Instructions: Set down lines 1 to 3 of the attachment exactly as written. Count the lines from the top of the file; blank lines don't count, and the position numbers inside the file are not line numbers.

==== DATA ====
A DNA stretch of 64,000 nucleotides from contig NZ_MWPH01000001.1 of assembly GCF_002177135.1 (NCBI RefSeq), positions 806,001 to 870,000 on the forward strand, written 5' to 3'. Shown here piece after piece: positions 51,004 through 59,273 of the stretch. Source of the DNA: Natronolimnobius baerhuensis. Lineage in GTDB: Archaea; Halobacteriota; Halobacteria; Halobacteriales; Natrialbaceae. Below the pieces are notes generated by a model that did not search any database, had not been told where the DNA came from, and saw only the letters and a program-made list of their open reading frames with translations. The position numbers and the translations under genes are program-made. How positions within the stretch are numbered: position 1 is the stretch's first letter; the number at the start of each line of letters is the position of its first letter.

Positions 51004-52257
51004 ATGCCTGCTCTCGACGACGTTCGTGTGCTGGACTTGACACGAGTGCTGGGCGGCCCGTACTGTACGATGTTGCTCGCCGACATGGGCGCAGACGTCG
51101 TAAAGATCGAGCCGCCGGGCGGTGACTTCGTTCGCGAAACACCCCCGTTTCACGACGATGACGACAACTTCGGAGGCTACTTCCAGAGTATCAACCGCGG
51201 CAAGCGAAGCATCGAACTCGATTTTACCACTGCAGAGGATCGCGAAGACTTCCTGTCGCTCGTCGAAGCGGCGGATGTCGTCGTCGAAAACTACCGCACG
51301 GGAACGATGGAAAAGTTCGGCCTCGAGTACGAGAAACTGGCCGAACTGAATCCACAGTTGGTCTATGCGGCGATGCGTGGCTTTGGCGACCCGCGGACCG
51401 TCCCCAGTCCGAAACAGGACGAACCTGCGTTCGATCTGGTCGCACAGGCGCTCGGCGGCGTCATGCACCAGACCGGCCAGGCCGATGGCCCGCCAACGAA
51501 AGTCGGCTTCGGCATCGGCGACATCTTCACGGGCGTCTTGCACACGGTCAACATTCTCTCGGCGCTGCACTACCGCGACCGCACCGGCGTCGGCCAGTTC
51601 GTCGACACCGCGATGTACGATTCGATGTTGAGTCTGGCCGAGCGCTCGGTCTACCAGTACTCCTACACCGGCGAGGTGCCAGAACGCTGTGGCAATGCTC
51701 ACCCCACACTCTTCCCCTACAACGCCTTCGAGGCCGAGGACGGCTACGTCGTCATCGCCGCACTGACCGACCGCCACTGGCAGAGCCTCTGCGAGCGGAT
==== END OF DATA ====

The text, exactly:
A DNA stretch of 64,000 nucleotides from contig NZ_MWPH01000001.1 of assembly GCF_002177135.1 (NCBI RefSeq), positions 806,001 to 870,000 on the forward strand, written 5' to 3'. Shown here piece after piece: positions 51,004 through 59,273 of the stretch. Source of the DNA: Natronolimnobius baerhuensis. Lineage in GTDB: Archaea; Halobacteriota; Halobacteria; Halobacteriales; Natrialbaceae. Below the pieces are notes generated by a model that did not search any database, had not been told where the DNA came from, and saw only the letters and a program-made list of their open reading frames with translations. The position numbers and the translations under genes are program-made. How positions within the stretch are numbered: position 1 is the stretch's first letter; the number at the start of each line of letters is the position of its first letter.

Positions 51004-52257
51004 ATGCCTGCTCTCGACGACGTTCGTGTGCTGGACTTGACACGAGTGCTGGGCGGCCCGTACTGTACGATGTTGCTCGCCGACATGGGCGCAGACGTCG